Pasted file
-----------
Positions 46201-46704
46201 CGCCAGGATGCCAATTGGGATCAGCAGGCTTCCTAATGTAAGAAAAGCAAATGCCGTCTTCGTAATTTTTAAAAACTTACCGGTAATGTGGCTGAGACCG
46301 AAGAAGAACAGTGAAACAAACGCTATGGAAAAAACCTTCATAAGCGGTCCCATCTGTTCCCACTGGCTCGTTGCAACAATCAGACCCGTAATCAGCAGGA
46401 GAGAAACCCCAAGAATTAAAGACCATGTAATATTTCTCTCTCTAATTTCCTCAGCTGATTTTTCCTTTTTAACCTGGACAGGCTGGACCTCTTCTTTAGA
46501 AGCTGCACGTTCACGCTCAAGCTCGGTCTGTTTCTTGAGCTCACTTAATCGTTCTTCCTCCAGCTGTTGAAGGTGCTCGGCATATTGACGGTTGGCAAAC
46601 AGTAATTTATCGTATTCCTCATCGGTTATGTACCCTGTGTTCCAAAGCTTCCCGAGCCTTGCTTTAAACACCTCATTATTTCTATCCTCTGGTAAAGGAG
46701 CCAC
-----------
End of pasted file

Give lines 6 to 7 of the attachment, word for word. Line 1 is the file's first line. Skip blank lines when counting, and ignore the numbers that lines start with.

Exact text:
46601 AGTAATTTATCGTATTCCTCATCGGTTATGTACCCTGTGTTCCAAAGCTTCCCGAGCCTTGCTTTAAACACCTCATTATTTCTATCCTCTGGTAAAGGAG
46701 CCAC